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Warning! SPOILERS for Black Panther to follow. See it first, it's good!
The Marvel Cinematic Universe is full of fun and interesting characters beyond just the main heroes, and Black Panther is no different. Ryan Coogler's film features many new and exciting characters, some of which we're excited to see return in a more prominent role. One side character that previously appeared in Captain America: Civil War, but took on a bigger role in Black Panther, was Martin Freeman's Everett Ross. The character takes on a much more active role in Black Panther and in so doing, the Everett Ross of the MCU further differentiated himself from his comic book inspiration. In the comics Everett Ross is a timid and straight-laced kind of guy and as Martin Freeman explained, he wanted something different for the character's on-screen depiction, saying:
Martin Freeman is correct that the "nervous white guy around a cool black guy" character has been done to death, so I can understand why he wouldn't want to play it that way, as he explained to Den of Geek. The actor already played the perpetually nervous white guy before in the first season of the excellent Fargo TV series. It sounds like Martin Freeman didn't have a lot of input, but Ryan Coogler wound up taking the character in a different direction anyway, and one that was less "nervous nelly" and more "guy in a bit over his head."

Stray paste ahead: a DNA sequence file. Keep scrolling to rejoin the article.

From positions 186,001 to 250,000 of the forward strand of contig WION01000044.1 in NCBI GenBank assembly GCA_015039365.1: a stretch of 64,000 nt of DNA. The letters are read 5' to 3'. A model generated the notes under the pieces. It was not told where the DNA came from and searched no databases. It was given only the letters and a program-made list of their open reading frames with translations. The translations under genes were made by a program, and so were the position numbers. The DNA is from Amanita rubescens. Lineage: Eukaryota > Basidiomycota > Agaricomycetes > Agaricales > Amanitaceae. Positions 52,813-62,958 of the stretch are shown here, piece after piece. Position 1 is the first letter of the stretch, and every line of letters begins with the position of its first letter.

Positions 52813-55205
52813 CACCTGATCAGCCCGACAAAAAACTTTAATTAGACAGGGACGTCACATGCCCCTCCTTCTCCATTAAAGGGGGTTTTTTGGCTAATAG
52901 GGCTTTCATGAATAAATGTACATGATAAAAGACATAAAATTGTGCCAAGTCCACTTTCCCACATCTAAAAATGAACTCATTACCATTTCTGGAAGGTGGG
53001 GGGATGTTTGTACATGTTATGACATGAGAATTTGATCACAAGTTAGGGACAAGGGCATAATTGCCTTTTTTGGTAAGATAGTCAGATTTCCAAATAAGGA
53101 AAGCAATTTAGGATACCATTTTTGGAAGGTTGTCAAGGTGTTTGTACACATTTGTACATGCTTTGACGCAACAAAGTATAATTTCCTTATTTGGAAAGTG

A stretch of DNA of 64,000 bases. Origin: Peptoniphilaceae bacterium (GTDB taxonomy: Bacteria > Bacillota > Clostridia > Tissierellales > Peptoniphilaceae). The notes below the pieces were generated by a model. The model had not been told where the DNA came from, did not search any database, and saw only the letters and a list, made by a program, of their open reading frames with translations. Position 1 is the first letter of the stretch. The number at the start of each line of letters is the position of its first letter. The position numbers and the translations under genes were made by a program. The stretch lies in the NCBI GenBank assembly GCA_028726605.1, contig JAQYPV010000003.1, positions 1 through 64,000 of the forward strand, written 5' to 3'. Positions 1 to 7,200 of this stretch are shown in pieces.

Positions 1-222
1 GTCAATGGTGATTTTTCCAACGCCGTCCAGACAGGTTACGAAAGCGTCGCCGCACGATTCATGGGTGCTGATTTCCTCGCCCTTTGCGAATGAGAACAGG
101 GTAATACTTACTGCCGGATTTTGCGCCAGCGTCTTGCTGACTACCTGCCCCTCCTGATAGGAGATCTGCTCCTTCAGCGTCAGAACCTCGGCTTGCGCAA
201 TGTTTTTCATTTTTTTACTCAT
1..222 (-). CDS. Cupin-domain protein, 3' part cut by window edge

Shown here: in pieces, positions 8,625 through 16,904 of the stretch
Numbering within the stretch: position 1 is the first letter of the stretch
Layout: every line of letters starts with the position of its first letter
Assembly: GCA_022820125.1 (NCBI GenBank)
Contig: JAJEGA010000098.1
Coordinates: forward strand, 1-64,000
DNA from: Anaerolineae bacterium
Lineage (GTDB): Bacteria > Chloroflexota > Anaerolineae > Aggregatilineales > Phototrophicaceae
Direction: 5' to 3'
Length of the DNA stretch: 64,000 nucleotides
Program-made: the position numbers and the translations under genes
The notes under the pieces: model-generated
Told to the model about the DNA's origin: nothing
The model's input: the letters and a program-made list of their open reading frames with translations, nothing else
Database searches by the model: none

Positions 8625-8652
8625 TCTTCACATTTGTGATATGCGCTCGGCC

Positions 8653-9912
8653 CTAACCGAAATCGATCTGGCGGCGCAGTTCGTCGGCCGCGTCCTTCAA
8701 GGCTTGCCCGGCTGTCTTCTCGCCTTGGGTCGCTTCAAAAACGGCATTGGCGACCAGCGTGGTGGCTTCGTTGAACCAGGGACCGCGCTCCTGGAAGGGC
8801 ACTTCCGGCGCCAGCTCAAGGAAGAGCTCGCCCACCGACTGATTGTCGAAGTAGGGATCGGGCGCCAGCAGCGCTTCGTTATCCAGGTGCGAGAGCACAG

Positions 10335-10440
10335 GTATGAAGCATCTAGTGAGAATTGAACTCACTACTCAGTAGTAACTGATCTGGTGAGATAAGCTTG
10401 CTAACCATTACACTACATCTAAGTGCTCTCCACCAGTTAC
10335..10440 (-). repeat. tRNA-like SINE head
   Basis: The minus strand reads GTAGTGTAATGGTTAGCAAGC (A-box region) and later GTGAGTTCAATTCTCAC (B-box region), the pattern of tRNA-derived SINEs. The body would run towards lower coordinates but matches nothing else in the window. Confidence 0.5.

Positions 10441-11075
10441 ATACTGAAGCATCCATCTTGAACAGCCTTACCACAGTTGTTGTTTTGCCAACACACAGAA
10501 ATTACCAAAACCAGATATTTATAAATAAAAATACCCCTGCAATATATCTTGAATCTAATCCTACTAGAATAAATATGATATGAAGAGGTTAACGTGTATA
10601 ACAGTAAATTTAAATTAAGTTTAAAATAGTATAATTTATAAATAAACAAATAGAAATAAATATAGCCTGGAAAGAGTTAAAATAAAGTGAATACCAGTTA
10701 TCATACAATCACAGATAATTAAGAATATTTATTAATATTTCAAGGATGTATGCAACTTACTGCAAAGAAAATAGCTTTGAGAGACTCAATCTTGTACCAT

Agent Ross isn't exactly cool in Black Panther, at least not with Shuri, T'Challa and Nakia as around, but he is a character with agency who proves himself capable and useful. Although he isn't quite as nervous as his comic book counterpart, he is clueless at times about Wakanda and its technology, and is obviously concerned about the implications of Wakanda's power on the global stage. He is very much out of his element once the plot shifts back to Wakanda and is playing a lot of catch up, which is understandable. Plus, there was no way to prepare for a teenage girl calling him a 'colonizer.'
In Black Panther, Martin Freeman's Agent Ross strikes a nice balance between the sweaty-palmed bureaucrat of the comics and a capable character who is a real asset to the team. Part of this stems from his different background in the film universe. Everett Ross is a frequent presence in the Black Panther comics where he worked as a State Department liaison to T'Challa and Wakanda, but in the MCU, he is a CIA operative who works in a counter-terrorism capacity. He may not get a fancy suit or powers, but that is a badass job. That makes him far better suited to MCU adventures than his comic book counterpart. This shows when in the film's third act, Agent Ross proves an integral part of the team to reclaim the Wakandan throne as he stops the advanced tech from leaving the country.
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